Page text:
Ruhollah Khomeini

Iranian politician and religious leader (1900–1989)

Ayatollah Ruhollah Khomeini (Persian: روح‌الله خمینی, romanized: Ruhollâh Xomeyni, pronounced [ɾuːholˈlɒːhe xomejˈniː] (audio speaker iconlisten) born Sayyed Ruhollah Mustafavi Khomeini, 24 September 1902 – 3 June 1989) also known as Imam Khomeini[b] was a Iranian politician, revolutionary and religious leader who was the 1st Supreme Leader of Iran. He was also the Leader of the Islamic Revolution from January 1978 until his victory in the revolution in February 1979 and the Iran–Iraq War from 1980 to 1988.

Ruhollah Khomeini
روح‌الله خمینی
Khomeini in 1938
1st Supreme Leader of Iran
In office
3 December 1979 – 3 June 1989[a]
Prime Minister
Preceded byOffice established; Mohammad Reza Pahlavi
(as Shah of Iran)
Succeeded byAli Khamenei
Personal details
Ruhollah Mostafavi Musavi

(1902-09-24)24 September 1902
Khomeyn, Qajar dynasty
Died3 June 1989(1989-06-03) (aged 86)
Tehran, Iran
Resting placeMausoleum of Ruhollah Khomeini
(m. 1929)
RelationsKhomeini family
Children7, including Mostafa, Zahra, Farideh, and Ahmad
EducationQom Seminary
ProfessionReligious Leader, Revolutionary

Khomeini died of intestinal cancer and a heart attack[1] in Tehran on 3 June 1989, at the age of 86. He was succeeded by Ali Khamenei on July 17, 1939

Political life


On 5 June 1964, Khomeini was arrested and sent into exile. He was exiled to Iraq, Turkey and then to France. Khomeini gave many speeches in France against Mohammad Reza Pahlavi, the last Shah of Iran. Many of his idea's were still reaching the people of Iran via cassette tapes.[2] These tapes became very popular. On 16 January 1979, the Shah left Iran, living in the United States and Egypt, where he died. Two weeks later, on 1 February 1979, Khomeini returned to Iran.[3]

He received a traditional religious education in Qom (city in Iran). When he lived in Najaf (a holy city in Iraq) for some years, he spoke about Islam ideas about Government. During that time, he refined his theory of velayat-e faqih ("government of the jurist"), which was highly controversial amongst other religious scholars.[4]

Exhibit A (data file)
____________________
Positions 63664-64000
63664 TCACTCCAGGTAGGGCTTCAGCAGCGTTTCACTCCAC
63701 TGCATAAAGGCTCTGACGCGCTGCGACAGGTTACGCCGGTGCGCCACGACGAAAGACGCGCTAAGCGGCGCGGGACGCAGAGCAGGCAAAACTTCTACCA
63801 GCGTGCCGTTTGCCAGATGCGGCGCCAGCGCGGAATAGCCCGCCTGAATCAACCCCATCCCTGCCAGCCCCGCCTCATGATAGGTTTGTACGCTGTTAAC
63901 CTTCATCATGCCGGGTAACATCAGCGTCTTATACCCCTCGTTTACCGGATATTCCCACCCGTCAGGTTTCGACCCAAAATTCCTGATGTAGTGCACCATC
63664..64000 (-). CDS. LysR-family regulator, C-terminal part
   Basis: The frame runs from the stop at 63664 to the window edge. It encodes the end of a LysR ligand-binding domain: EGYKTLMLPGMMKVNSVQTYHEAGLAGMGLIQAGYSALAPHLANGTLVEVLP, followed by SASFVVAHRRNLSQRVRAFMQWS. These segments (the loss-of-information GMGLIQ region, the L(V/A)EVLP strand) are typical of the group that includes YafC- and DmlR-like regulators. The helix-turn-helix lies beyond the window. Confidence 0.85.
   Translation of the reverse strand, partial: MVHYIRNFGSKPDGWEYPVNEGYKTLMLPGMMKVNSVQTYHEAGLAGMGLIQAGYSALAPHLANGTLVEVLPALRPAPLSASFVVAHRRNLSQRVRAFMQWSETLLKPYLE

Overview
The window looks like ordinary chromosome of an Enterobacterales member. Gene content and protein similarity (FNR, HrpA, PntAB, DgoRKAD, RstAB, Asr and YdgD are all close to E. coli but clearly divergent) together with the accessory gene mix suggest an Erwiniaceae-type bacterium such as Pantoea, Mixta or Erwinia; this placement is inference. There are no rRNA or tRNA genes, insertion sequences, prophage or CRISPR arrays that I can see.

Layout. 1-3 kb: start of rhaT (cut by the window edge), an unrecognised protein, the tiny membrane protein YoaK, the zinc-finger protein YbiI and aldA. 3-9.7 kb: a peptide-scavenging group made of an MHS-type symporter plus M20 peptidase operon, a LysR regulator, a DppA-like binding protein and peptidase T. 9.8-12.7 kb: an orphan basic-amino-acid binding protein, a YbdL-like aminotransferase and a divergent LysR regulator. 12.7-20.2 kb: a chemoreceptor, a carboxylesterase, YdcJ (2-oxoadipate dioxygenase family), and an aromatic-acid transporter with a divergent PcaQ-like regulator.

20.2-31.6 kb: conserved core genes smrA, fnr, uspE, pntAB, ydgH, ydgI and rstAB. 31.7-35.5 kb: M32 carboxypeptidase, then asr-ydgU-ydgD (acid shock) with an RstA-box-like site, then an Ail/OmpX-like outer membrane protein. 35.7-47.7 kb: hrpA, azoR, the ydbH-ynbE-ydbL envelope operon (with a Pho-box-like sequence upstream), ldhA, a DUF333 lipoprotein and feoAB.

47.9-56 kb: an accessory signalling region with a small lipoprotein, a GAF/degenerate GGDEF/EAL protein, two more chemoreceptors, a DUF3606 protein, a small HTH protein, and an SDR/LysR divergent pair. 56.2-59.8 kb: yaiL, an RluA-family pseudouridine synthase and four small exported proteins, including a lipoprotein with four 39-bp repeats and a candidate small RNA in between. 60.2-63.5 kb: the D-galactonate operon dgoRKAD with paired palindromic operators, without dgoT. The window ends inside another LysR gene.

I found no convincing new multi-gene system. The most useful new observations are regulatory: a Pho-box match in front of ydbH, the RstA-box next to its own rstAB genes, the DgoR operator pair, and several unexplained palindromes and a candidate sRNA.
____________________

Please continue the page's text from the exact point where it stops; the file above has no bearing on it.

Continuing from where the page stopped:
On 11 February 1979, as soon as Khomeini overthrew the Shah, he appointed his first own Prime Minister, Mehdi Bazargan. On 30 March 1979, a referendum was held and as a result, the Monarchy was replaced with an Islamic Republic. After the Islamic Revolution, Khomeini became the first ever Supreme Leader of Iran.

Rushdie fatwa


In early 1989 Khomeini issued a fatwā calling for Muslims to kill Salman Rushdie and "all those involved in the publication" of his book called The Satanic Verses.[5] This controversy centred on the novel's suggestion of the Quran containing verses about deception from the devil during the life of Muhammad. As part of the fatwa, Rushdie was stabbed on 12 August 2022, resulting in him losing vision in one eye. The Japanese translator of Rushdie's book, Hitoshi Igarashi, was stabbed to death due to the fatwa, his body being found at the University of Tsukuba.

Velayet-e Faqih


The concept of Velayet-e Faqih literally translates to ‘’The jurist’s trusteeship’’ which was doctrine that ultimately resulted in the clerics having more power in different domains in the country. It granted the clerics the right rule in absence of the Twelve Imams, which meant that the Islamic law in Iran could not only be interpreted by them but also be updated by them.[6] [7]



  1. "Death of Ayatollah Khomeini — Appointment of President Khamenei as Khomeini's successor — Visit to Soviet Union by Rafsanjani". Keesing's Record of World Events, Volume 35, June, 1989 Iran, Page 36724. Keesing's World News Archive. Retrieved 2009-05-29.
  2. Clancy-Smith, Julia; PhD, Charles D. Smith (2013). Modern Middle East and North Africa: A History in Documents. Oxford University Press. p. 235. ISBN 978-0-19-533827-0.
  3. Anderson, Betty S. (2016). A history of the modern Middle East: rulers, rebels, and rogues. Stanford, California: Stanford University Press. p. 369. ISBN 978-0-8047-8324-8.
  4. Anderson, Betty S. (2016). A history of the modern Middle East: rulers, rebels, and rogues. Stanford, California: Stanford University Press. pp. 393, 394. ISBN 978-0-8047-8324-8.
  5. "1989: Ayatollah sentences author to death". 14 February 1989 – via
  6. Anderson, Betty (2015). A History of the Modern Middle East. Stanford, California: Stanford University Press. pp. 393–394. ISBN 9780804798754.
  7. Abrahamian, Ervand (21 June 1989). "Khomeini: Fundamentalist or Populist?". New Left Review: 108–109.
  1. Head of State: 11 February – 3 December 1989
  2. An Imam is a spiritual leader who is respected, and an Ayatollah Sayyed is someone who holds both a political and religious position of power.

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